After you have enough data and indications that your social media campaign is providing results, i.e. more sales or leads, you can invest more money and begin studying the financial impact measuring your ROI and actualised potential. You should not solely depend on numbers, but what your community ultimately causes, a database and idea for a new product. Finding trends and tracking them back to their point of origin is a vital aspect of measuring return on investment.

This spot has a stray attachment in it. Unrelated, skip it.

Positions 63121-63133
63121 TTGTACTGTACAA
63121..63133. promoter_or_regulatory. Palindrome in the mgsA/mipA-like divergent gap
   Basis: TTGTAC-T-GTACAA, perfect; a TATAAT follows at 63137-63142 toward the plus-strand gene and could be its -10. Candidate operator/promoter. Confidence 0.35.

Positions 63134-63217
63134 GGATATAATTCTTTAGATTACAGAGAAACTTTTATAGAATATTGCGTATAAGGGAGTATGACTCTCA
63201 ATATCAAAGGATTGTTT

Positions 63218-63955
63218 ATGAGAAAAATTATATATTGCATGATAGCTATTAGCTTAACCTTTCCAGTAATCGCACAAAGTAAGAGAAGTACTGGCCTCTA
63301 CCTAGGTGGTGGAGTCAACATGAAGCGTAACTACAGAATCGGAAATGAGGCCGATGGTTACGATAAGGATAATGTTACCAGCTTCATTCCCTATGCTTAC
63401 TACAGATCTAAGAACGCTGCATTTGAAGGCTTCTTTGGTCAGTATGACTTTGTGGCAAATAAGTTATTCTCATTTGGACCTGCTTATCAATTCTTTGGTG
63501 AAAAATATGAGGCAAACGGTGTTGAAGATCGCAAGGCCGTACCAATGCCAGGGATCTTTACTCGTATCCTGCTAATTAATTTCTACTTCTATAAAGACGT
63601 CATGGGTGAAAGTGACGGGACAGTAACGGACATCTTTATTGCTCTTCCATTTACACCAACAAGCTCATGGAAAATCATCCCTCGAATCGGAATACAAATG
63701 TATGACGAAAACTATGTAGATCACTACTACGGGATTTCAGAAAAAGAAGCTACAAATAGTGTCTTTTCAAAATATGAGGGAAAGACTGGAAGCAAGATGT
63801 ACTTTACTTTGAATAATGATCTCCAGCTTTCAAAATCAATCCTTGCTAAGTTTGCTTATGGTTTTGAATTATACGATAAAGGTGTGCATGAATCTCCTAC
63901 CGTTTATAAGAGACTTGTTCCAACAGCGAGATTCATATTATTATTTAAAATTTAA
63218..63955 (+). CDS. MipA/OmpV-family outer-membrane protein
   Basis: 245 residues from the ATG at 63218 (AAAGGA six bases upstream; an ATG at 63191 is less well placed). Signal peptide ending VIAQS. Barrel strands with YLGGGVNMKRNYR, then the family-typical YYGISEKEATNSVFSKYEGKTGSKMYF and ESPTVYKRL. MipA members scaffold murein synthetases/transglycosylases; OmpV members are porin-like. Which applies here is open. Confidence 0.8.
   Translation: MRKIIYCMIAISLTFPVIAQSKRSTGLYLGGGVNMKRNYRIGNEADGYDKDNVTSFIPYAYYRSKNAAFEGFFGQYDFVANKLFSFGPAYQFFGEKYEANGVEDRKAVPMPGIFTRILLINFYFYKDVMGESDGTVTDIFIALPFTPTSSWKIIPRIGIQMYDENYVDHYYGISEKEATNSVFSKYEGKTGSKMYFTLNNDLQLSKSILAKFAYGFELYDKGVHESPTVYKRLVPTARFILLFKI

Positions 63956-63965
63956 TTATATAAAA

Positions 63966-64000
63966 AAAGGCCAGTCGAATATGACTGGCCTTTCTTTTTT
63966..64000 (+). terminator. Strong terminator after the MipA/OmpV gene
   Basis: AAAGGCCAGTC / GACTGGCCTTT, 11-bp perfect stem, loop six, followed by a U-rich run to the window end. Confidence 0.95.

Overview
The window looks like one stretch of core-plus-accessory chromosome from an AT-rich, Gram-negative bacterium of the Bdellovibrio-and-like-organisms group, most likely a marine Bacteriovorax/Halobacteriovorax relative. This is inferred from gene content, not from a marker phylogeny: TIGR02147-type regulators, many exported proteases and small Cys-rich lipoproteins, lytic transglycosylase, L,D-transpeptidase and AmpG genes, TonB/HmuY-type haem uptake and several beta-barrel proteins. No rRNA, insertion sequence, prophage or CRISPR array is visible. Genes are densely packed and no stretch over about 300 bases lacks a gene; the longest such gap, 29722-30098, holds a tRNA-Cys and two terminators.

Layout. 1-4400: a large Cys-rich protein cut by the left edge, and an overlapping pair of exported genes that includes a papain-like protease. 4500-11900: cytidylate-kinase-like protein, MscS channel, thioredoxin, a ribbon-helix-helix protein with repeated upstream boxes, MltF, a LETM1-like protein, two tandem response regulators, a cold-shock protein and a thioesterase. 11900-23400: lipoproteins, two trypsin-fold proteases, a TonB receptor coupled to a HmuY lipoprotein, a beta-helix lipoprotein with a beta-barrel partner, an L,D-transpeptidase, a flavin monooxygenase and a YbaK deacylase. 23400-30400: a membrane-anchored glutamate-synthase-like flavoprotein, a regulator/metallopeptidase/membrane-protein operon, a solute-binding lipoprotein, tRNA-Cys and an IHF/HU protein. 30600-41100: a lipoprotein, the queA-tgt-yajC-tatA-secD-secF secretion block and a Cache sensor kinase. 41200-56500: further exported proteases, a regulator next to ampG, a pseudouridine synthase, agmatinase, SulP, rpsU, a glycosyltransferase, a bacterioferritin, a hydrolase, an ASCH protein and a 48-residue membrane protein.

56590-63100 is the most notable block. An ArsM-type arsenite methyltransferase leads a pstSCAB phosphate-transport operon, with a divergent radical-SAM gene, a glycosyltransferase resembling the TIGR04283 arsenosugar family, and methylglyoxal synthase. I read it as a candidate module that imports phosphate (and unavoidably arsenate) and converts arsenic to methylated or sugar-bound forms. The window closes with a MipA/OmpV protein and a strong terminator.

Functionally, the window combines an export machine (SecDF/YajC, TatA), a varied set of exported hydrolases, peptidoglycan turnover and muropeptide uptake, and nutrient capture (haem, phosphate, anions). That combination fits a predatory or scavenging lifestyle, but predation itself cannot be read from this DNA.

It is vital that you simply begin with a proof of concept by showing development in the business's identification, sales revenue, number of transactions and new clients since the implementation of a social media marketing campaign. This can be done with charts and timelines that report pre- and post-concept. transaction data. It really should be specific by showing the frequency, reach, and yield of the buyers. By searching for patterns in the different fields which have changed since the delivery of social media tools, it's going to be easy to understand the result. By stacking these timelines against one another, your business can produce a picture of which efforts are generating higher ROIs, and those that aren't. Watch out for correlations between activities — for example certain blog articles equalling more customer calls, or positive online conversations and a spike in visitors. By using as much data as possible you will be best able to pinpoint where you can take your social media presence to the next level.